Meanwhile, the left's successful war against hydroxychloroquine (HCQ) rages on.  The subject was brought up repeatedly by highly respected Yale epidemiology professor Dr. Harvey Risch, this time when interviewed by Mark Levin on Fox News a couple of Sundays ago.  Dr. Risch is adamant that HCQ can significantly reduce mortality if administered early to prevent the potentially deadly inflammation reaction that is especially common in older patients and those with comorbidities.  Thousands could have been saved.  PragerU posted similar claims by several frontline doctors here.  The left's cancel culture got some of these same doctors fired. 

It has been my personal quest to find some hard proof that compares countries that have widely used HCQ early in the pandemic with those who did not.  Some key data finally emerged from a site devoted to climate change in a 23 August article by Leo Goldstein titled "Hydroxychloroquine in COVID-19 Treatment, Actual Usage in the USA."  The needed comparisons were found in one of the author's references, titled Early treatment with hydroxychloroquine: a country-based analysis.

This is not an easy report to read, but it does provide some easy-to-understand visual comparisons between the countries known to have very limited use of HCQ use and those with widespread early HCQ use.  The differences are remarkable, as seen in the below Figure 4.  It shows cumulative daily deaths per million through 31 August.  The countries listed on the left are limited HCQ–users and represented by red lines.  The widespread HCQ–using countries are listed on the right and represented by green lines.

The bottom line is that total deaths to date per million for countries using HCQ averages over 80% lower than in countries with limited use.  So far so good…

The referenced analysis did not chart the moving average of daily deaths for any of these countries to help know when and how high the deaths peaked or how low they fell.  However, by modifying a chart from the Our World in Data website, it was possible to depict a seven-day moving average of COVID-19 daily deaths per million for the same countries shown in the above Figure 4 chart (minus some smaller countries to make it fit).  Note that the scales are different because the previous chart counts the cumulative total deaths per million from the beginning, and the below chart depicts the change in the average daily death rates over the same time period.  The trend lines tell the story.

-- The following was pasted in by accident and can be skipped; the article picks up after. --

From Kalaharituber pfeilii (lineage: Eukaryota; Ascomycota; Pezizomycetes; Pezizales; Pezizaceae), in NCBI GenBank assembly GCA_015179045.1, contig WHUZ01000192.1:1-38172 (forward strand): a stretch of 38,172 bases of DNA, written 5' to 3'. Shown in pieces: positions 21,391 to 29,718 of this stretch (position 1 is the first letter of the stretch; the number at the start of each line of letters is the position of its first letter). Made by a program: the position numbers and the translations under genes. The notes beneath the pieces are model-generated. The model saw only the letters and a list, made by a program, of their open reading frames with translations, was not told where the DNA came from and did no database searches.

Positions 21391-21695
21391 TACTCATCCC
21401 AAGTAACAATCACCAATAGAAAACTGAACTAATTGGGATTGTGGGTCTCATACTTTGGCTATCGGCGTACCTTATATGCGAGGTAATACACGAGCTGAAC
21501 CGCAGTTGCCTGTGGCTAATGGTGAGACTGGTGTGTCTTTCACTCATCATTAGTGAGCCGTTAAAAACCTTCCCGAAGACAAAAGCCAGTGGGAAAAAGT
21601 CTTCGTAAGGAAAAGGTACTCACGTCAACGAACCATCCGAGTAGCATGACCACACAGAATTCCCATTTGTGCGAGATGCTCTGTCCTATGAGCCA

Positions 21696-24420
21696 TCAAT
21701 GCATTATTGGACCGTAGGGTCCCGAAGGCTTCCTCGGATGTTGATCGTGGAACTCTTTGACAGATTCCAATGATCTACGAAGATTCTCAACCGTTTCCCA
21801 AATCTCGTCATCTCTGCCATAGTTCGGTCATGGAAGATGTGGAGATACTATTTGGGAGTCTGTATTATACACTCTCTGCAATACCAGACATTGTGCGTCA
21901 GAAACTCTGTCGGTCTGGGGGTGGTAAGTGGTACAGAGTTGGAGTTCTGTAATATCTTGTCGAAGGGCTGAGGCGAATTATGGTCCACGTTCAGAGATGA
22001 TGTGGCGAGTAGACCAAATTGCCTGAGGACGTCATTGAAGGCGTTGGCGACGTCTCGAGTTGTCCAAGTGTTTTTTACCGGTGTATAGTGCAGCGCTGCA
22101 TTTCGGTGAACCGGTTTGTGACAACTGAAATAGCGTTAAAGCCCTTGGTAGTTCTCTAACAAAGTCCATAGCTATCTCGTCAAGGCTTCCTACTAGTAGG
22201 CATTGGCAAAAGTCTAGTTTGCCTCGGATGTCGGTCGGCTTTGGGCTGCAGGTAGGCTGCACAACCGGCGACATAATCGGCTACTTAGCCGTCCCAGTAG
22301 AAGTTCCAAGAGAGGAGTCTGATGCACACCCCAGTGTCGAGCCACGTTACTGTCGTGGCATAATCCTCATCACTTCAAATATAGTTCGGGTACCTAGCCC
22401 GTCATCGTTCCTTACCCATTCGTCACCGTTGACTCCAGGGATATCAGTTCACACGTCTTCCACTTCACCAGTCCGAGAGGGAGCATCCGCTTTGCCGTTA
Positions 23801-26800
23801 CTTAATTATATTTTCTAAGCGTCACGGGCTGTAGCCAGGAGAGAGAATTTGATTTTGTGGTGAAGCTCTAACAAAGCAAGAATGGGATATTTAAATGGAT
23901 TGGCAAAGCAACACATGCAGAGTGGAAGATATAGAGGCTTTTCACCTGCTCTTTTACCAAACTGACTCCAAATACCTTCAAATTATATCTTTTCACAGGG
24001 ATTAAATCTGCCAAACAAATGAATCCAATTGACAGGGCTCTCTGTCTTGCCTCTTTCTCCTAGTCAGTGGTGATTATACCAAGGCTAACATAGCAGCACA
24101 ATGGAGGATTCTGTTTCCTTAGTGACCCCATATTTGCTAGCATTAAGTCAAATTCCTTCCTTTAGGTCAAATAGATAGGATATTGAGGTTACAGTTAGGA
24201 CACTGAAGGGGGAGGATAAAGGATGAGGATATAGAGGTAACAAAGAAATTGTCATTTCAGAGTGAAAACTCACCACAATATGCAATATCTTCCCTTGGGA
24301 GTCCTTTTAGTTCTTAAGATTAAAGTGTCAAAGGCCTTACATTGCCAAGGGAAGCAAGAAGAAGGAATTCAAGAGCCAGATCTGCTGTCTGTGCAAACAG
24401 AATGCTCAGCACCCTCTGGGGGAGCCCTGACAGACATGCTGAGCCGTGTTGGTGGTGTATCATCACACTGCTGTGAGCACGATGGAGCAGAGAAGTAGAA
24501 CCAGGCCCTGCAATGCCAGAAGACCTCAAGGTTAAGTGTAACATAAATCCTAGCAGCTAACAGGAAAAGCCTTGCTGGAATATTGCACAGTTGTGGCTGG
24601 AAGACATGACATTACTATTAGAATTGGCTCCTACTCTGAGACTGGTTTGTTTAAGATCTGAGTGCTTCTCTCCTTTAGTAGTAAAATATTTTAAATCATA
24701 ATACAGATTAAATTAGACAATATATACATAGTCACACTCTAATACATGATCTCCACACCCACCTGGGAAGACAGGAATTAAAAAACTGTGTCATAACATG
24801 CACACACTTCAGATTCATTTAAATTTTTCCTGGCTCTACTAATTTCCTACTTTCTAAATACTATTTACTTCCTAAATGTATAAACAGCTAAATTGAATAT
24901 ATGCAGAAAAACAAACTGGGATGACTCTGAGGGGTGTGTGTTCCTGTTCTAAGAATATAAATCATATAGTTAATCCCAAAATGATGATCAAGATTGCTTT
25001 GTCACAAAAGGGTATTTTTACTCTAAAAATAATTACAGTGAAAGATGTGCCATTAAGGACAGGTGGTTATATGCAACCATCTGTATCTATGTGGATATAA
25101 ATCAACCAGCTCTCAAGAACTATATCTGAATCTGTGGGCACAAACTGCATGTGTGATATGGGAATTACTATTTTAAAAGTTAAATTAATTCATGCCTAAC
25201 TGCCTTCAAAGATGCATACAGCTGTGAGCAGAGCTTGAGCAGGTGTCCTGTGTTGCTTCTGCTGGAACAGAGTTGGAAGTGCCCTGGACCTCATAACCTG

Note that all countries with limited HCQ use surged initially, but most have decreased to below 1 death per million in recent months!  The U.S. and Mexico are troubling exceptions.  Also, Sweden's deaths spiked higher than the U.S.'s, but the Swedes had only a limited lockdown and post the lowest daily deaths.  Perhaps these other non-HCQ countries achieved herd immunity or started using it or other anti-inflammatory drugs later.  In comparison, virtually all the countries reporting early widespread HCQ use averaged below one death daily per million during the entire pandemic without an initial surge.  Think of the thousands of potential deaths they avoided. 

In conclusion, these charts confirm that countries with early widespread HCQ use have had significantly fewer COVID-19 deaths per million.  The problem now is to get the leftists to end their deadly war on HCQ.  The authorization of widespread use of HCQ could also lessen dependence on a potentially risky vaccine or convalescent blood plasma.  Regardless, HCQ is most effective when administered early in the progression of the disease.  Doing it early necessitates outpatient use.